6. Archer says:

    social media is only making the problem worse.

    Agreed, but not necessarily in the ways you might think.

  7. Brad says:

    A big whopping proportion of active shooters are people with significant mental illness or extremist ideological motives, IOW nuts or terrorists.

    Nuts and terrorists are not stopped by any kind of gun-control laws. Fire, cars, airplanes and who knows what else are perfectly suitable and probably more deadly substitutes for firearms for use as tools of mass murder.

  8. Publius says:

    To add to Tam’s points–which are fantastic–if I have the ability to run away from such a confrontation, and do so without firing a single shot, I probably just saved myself something like $100,000 in lawyer bills. And that’s one of the better case scenarios. Shoot the wrong person(s) in the process and the dollars and prison time compound exponentially.

  9. Brad says:

    The chance of you specifically being in the right place at the right time and armed, to confront an active shooter is freakishly low. Yes indeed.

    But lets look at those numbers again.

    Active shooters typically pick soft targets and keep going until confronted by armed opposition. And when confronted a very high proportion of the time active shooters either surrender or kill themselves. Not always, but very often. The death toll of an active shooter typically is inversely proportional to the reaction time of armed opposition.

    So is the increase in the numbers of armed citizens really so insignificant to the problem? How do the numbers of armed citizens compare to the total numbers of police in our nation? And more critically, how might the distribution of armed citizens possibly alter the arithmetic of reaction time to an active shooter?

    I’m not suggesting that you should engage an active shooter if presented the opportunity. But it is a question worth thinking deeply about.

    • Will says:

      Target fixation and tunnel vision. One must ALWAYS assume the Bad Guy has a backup, and safest to figure that there are multiple BG’s that haven’t shown up yet, but are just waiting in the wings.

      For actual video coverage of this sort of problem, peruse the U-tube site of ASP. Lots of action shown from all over the world. Human dynamics don’t change, though some of the details may be more specific to various nations. John’s video library is a very comprehensive school on how violence happens in real life.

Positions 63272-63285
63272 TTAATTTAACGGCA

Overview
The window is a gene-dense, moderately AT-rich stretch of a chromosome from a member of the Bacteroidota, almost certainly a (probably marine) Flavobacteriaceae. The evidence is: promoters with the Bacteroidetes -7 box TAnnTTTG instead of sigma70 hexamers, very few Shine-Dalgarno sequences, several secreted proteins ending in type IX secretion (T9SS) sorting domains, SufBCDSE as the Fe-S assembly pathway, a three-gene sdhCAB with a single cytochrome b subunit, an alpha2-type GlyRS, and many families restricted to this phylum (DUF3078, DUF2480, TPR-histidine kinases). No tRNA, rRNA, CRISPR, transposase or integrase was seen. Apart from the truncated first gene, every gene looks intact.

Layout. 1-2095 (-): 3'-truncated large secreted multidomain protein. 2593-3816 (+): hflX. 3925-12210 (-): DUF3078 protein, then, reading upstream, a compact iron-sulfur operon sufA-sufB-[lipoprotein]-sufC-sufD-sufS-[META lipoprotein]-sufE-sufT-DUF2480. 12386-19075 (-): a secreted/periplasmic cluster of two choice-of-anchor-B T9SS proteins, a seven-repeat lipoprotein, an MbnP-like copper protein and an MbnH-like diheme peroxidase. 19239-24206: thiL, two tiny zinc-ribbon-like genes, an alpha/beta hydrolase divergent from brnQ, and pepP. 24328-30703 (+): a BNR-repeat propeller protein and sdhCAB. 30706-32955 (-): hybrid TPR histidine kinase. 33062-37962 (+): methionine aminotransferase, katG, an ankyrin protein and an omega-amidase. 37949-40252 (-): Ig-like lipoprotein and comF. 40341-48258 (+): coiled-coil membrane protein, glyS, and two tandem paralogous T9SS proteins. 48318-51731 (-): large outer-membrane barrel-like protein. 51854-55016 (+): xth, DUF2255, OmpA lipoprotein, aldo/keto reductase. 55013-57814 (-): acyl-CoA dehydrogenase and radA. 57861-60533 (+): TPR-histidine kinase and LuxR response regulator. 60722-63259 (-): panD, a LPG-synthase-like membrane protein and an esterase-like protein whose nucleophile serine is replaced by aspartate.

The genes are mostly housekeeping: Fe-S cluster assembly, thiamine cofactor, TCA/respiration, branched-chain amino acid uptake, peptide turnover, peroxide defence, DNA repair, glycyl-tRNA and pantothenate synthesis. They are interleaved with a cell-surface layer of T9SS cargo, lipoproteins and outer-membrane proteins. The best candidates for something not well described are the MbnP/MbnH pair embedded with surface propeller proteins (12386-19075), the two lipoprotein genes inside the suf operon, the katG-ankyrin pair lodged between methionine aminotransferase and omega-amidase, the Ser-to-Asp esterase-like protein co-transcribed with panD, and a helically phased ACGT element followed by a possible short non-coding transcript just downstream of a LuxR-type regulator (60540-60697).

10. MarkPA says:

    We are like the generals who are always fighting the last war. The handwriting is on the wall and it’s our duty to read it.

    The handwriting I’m referring to includes: Beslan (Russia) school attack 2004; U-TX-Austin Tower attack 1966; and, Mandalay Bay attack 2017 as just three examples Why couldn’t these tactical situations present themselves – massively – in America?

    There are large numbers of people who don’t much like America and have political/commercial ambitions. As a very open society with modest police presence, we are very vulnerable to coordinated and massive attacks such as have occurred elsewhere. Our borders are easily penetrated.

    We ought to stop concentrating our thinking on lone mass killers with mental health problems. It’s perfectly clear that this source of risk is statistically unlikely to occur and highly unlikely to grow massively.

    We ought, instead, to learn – more broadly – where our vulnerabilities to a mass attack might be. What if, just for example: trans-national drug cartels chose to attack us? Members of some religious group with designs on global domination chose to attack us? Some foreign country run by mentally unstable leaders sought to hire a band of assassins from some unrelated country to attack us in a manner that would be difficult to trace back to them?

    How could we respond? Our army is dispersed around the world. Our police force is too small, even with the aid of National Guardsmen. We have to dispatch armed defenders to every venue with large concentrated populations (schools, malls, theaters, sporting venues) and we would need to do so within minutes of sounding the alarm.

    What would be called for to mount such a response is a force of “minute-men” as from the Revolutionary era. Men, and women, who carry handguns with rifles in their trunks and homes. Defenders who are already on-scene in many cases and who would be able to dispatch to sensitive venues (schools, hospitals) when notified of an emergency.

    The huge difficulty with such a scenario is our unwillingness to envision our vulnerability. (We couldn’t imagine that Japan would launch a naval-air attack on Pearl Harbor). And so, we won’t prepare because we can’t bring ourselves to think about it. That makes us all the more vulnerable. Conversely, should we think about it and prepare, it is much less likely to be attempted. And thus, we make ourselves vulnerable to being accused of being “crazy Preppers” who imagine that the electrical grid might fail for 6 – 18 months.

    Our founding generation was not so naive. They had – within lifetime memories – experiences with attacks by hostile tribes and pirates, to say nothing of British troops. We have only news reports from Afghanistan, Pakistan, Paris, Mexico and the like. It can’t happen here; or so we assure ourselves.

  11. Johannes Paulsen says:

    Wait a minute – what IS a “FAST Coin”?